Wednesday, November 3, 2010

VINTAGE - Those Left Behind, Serenity

WHEDON, Joss & Brett Matthews. Serenity: Those Left Behind. Dark Horse Comics, 2007. ISBN: 9781593078461

Let's talk about the Serenity graphic novel.

It's good. Let's just start there. This story, which actually ran for three Dark Horse comic issues, is collected in this awesome hardcover. I remember because I bought all the issues as it came out. Which was hard, because they were selling out fast. Each issue had three different covers, highlighting one of the nine main stars of Firefly. Unlike many other Vintage titles, it's actually still in-print so you can buy it for your library. And buy it you should. Did I mention it's good? There's a co-writing credit here between Joss Whedon and Bret Matthews. I don't know who did what; let's assume, in typical Joss Whedon comics-fashion that he did much of the story plotting and Bret did much of the nitty gritty writing stuff, like say... dialogue. You can't really tell, because this is so spot on with both the show and the movie that it's a piece of the universe everyone should read in order to... yeah, I'll say it... stay shiny.

Okay, so the plot. Assuming you've all seen Firefly, it centers around a spaceship named Serenity and her crew. Not familiar? That's cool, there's actually plot background that establishes their world in the back just in case you're unfamiliar. Basically, the captain of the ship (Mal Reynolds) and his crew are a bunch of space pirates. Some of the jobs they do are legal and some are less than. Even if they are on the up-and-up, the often find themselves in sticky situations. Most of these resort to violence. One such situation is where the story opens. As Mal and his comrades Zoe and Jayne are looting a bank (okay, so it's not always legal) someone else has beat them to the punch. They're not giving up without a fight. Mal gives it to them and wins, but looses the much-needed cash the ship and crew were depending on. This would be the typical teaser for an episode of the show, and serves as the kind-of opening for Serenity the film, so... awesome. I like that the comic opens in much the same way yet manages to stay fresh somehow.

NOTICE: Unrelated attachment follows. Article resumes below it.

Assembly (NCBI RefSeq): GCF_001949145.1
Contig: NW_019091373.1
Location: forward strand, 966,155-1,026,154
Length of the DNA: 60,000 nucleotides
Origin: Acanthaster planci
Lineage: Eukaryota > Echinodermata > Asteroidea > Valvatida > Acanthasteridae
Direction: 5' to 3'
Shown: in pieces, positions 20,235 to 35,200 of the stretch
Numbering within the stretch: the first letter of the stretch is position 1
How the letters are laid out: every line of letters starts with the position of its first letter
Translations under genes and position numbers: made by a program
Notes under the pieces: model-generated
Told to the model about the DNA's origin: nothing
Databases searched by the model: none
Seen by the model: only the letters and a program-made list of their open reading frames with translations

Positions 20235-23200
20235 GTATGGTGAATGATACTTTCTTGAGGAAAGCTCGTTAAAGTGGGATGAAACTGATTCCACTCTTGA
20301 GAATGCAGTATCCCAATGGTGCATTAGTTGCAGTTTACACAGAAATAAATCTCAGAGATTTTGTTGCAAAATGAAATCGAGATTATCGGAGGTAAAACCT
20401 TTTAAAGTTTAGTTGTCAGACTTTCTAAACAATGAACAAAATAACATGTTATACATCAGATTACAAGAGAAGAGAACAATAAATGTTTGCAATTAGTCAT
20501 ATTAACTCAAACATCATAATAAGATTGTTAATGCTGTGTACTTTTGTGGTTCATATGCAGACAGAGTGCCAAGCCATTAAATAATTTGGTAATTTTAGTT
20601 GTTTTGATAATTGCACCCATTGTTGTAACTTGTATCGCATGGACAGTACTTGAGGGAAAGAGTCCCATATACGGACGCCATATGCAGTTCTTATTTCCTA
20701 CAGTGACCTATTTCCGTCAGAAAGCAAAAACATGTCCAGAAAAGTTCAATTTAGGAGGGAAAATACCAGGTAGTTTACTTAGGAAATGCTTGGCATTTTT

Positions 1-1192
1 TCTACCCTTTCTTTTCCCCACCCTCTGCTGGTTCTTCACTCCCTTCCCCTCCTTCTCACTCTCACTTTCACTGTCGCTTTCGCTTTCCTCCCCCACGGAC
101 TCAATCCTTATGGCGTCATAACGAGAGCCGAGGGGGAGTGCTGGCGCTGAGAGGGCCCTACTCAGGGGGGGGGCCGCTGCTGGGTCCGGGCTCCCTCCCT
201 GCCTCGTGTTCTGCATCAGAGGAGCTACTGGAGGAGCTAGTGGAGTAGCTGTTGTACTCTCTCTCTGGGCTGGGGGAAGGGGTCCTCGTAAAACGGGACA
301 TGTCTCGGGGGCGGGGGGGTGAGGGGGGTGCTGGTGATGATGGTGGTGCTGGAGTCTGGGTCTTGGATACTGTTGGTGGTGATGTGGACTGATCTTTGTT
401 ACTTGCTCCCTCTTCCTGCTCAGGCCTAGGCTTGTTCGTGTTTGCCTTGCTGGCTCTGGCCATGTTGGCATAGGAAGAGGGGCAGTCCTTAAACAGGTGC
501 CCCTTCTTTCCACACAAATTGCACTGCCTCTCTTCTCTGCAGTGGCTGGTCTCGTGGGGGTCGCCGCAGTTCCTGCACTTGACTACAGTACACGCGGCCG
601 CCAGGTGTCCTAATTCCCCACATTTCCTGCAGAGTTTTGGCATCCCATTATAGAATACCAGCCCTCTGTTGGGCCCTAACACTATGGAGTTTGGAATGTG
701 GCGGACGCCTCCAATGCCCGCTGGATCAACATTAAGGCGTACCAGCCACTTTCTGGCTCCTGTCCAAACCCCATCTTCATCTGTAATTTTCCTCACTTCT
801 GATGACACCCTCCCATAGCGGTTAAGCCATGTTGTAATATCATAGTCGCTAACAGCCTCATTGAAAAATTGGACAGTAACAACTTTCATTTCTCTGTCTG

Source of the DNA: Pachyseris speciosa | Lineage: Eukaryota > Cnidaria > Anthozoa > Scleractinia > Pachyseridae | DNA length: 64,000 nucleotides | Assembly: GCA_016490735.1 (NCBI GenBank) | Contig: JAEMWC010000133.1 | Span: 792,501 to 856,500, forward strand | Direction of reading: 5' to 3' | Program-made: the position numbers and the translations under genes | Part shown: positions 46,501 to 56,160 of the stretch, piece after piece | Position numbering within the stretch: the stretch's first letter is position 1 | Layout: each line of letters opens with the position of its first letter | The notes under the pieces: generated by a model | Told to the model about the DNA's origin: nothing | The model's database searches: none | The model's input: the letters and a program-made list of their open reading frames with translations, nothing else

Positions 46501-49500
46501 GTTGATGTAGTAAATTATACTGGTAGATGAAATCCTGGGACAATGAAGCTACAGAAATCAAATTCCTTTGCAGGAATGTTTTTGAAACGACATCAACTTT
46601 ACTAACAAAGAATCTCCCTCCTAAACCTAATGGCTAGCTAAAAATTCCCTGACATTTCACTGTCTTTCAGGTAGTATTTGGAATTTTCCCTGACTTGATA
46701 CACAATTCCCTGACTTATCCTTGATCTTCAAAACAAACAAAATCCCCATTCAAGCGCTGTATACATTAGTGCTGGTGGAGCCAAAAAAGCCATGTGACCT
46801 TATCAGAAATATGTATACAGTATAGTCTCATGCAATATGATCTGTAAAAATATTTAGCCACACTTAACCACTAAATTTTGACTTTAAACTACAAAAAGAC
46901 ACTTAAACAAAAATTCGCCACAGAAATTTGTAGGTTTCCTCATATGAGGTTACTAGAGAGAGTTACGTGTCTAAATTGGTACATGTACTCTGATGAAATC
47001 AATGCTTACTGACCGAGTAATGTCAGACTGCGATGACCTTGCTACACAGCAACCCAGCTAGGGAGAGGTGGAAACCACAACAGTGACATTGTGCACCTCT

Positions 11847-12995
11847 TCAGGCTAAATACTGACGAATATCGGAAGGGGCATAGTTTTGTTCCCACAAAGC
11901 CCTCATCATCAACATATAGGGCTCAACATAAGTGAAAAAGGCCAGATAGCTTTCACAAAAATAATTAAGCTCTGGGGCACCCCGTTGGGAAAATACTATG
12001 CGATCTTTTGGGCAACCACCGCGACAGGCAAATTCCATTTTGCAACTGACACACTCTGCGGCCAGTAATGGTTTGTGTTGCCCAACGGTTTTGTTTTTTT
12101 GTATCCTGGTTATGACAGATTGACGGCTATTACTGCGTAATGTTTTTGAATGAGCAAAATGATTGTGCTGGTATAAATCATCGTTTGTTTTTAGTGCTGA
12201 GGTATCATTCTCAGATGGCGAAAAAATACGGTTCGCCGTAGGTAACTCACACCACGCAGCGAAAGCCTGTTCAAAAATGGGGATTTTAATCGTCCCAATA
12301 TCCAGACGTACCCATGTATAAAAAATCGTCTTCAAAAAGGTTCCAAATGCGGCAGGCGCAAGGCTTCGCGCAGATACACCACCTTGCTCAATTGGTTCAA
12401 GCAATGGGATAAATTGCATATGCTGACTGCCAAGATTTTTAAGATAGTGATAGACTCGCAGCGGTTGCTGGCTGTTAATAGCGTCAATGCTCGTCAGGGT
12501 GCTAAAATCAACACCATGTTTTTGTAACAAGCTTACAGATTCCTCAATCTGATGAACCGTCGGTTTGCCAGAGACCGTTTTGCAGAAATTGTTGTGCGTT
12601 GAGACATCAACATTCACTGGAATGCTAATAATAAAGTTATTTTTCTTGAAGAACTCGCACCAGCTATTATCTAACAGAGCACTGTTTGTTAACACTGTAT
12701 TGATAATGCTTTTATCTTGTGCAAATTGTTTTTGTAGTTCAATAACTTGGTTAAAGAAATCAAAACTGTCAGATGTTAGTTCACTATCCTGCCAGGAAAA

The story attempts to resolve some dangling plot threads; the "Men in Blue" are both still hunting River and get Agent Dobson- a character thought killed in the original pilot- to help them set up a distraction for the rest of the crew. Dobson wants to kill Mal, so that's pretty much all he cares about. Badger, who hired the crew a few times in the show for odd jobs, is the one the sends them to Dobson, effectively ending their business relationship (and thus, explaining why twins Fanty & Mingo take his place in Serenity). Shepherd Book becomes increasingly frustrated with having to participate in the illicit activities against his faith and better judgment finally punching Mal in the face. This is one of the cooler panels in the story. He makes plans to leave the ship, and Inara is still waiting to depart as well. You kind of forget that this many parts of the story need to be told in this in-between period for the television series-to-film. The story is paced so you kind of don't even notice.

It's great. I have almost no criticism. I would love to discuss someone who reads it but has no prior knowledge of Firefly or Serenity. Maybe it's too complicated without them. Maybe you wouldn't be interested in reading this if you haven't watched one of those first. It would ultimately be a good jumping off point for a book discussion for just these reasons. I like that the blue dudes are dealt with. The fact that they never appear again is kind of a downer; you kind of want to see them get it in the show's end. I also like how Book's growing frustration is an element throughout the story. If you're watching the movie, people who saw the show are like... w-t-f? He left? This is kind a nice grace note to explain that. Anyway, I think it's worth reading and a welcome addition to any comics collection at your local library.

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